• A sample of the notification that will go to affected consumers, including any possible offers of free credit monitoring
  • A cover letter on official letterhead from the party responsible for the information

The attorneys general's letter urges Congress to preserve these existing protections under state law, ensure that states can continue to enforce breach notification requirements under their own state laws and enact new laws to respond to new data security threats, and to not hinder states that are helping their residents by preempting state data breach and security laws.  The letter points out a number of concerns with federal preemption of state data breach and security laws, including:

 

Data breaches and identity theft continue to cause significant harm to consumers.  Since 2005, nearly 5,000 data breaches have compromised more than 815 million records containing sensitive information about consumers - primarily financial account information, Social Security numbers or medical information.  Full-blown identity theft involving the use of a Social Security number can cost a consumer $5,100 on average. 

 

Data security vulnerabilities are too common.  States frequently encounter circumstances where data breach incidents result from the failure by data collectors to reasonably protect the sensitive data entrusted to them by consumers, putting consumers' personal information at unnecessary risk.  Many of these breaches could have been prevented if the data collector had taken reasonable steps to secure consumers' data.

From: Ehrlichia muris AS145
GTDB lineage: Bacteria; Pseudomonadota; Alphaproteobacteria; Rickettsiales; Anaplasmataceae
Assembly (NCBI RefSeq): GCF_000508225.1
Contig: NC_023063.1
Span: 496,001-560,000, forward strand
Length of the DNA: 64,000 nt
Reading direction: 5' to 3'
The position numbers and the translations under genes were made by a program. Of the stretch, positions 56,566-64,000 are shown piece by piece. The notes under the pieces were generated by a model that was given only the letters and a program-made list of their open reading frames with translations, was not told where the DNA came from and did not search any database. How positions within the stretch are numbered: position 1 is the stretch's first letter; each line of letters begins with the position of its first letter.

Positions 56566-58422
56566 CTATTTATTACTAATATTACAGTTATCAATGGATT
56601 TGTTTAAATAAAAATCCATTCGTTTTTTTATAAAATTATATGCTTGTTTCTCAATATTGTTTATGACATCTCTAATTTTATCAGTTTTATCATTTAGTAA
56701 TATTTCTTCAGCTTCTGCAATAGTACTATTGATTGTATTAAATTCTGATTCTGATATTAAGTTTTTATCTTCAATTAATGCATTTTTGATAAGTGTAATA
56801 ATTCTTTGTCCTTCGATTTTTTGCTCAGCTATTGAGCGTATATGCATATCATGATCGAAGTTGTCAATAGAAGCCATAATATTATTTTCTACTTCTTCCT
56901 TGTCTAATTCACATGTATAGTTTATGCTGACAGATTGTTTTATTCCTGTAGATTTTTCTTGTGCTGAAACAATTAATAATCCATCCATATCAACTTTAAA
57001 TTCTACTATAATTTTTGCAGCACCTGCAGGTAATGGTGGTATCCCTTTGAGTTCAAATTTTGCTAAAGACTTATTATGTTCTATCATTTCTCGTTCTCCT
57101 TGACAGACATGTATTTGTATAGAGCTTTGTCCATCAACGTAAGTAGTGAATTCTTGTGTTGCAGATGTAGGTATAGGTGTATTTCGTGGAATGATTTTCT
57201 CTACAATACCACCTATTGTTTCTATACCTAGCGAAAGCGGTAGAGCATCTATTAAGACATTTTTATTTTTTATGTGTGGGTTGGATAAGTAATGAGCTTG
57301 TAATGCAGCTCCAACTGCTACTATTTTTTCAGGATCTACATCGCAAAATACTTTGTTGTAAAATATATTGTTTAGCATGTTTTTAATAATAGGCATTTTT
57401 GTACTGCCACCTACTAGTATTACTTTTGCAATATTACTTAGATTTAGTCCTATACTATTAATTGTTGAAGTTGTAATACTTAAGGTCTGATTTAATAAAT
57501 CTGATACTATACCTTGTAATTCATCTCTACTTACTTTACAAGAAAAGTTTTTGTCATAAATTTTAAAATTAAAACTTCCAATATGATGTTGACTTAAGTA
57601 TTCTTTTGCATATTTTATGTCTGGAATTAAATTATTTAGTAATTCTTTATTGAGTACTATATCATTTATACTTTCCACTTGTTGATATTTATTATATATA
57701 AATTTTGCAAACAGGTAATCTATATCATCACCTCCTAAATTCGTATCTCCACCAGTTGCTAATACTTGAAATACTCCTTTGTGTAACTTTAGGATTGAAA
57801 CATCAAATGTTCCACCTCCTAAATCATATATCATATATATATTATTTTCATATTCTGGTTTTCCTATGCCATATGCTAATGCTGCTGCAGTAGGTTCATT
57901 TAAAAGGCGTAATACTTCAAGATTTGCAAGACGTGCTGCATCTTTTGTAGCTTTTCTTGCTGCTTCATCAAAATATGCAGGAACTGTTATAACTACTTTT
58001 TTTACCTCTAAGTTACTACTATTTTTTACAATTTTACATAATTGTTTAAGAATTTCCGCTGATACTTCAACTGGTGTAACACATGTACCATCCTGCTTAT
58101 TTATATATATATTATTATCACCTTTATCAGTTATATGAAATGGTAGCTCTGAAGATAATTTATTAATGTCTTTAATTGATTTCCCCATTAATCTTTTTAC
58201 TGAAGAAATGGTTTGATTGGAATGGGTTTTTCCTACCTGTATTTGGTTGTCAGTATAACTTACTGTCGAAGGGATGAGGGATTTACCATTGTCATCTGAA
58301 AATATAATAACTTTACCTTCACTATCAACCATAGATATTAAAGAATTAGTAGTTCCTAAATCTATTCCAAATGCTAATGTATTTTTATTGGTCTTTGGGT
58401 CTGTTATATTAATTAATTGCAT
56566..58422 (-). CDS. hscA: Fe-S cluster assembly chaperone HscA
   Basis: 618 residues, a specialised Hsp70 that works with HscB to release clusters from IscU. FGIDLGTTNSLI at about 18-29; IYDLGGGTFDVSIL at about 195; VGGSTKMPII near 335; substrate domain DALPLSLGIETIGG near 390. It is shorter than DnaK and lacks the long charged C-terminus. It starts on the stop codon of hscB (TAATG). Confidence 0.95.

States play an important role responding to data breaches and identity theft.  The States have been at the frontlines in helping consumers deal with the repercussions of a data breach, providing important assistance to consumers who have been impacted by data breaches or who suffer identity theft or fraud as a result, and investigating the causes of data breaches to determine whether the data collector experiencing the breach had reasonable data security in place. Forty-seven states now have laws requiring data collectors to notify consumers when their personal information has been compromised by a data breach, and a number of states have also passed laws requiring companies to adopt reasonable data security practices. 

 

In 2005, 44 state attorneys general wrote a similar letter to Congress calling for a national law on breach notification that did not preempt state enforcement or state law.

 

Today's letter, co-sponsored by Arkansas, Connecticut, Illinois, Indiana, Maryland, Massachusetts and Nebraska, was also joined by the following states and territories: Alabama, Alaska, Arizona, California, Delaware, District of Columbia, Florida, Georgia, Hawaii, Idaho, Iowa, Kansas, Kentucky, Louisiana, Maine, Michigan, Minnesota, Mississippi, Missouri, Montana, Nevada, New Hampshire, New Jersey, New Mexico, New York, North Carolina, North Dakota, Northern Mariana Islands, Ohio, Oregon, Pennsylvania, Rhode Island, South Carolina, South Dakota, Tennessee, Utah, Vermont, Virginia, Washington, and West Virginia.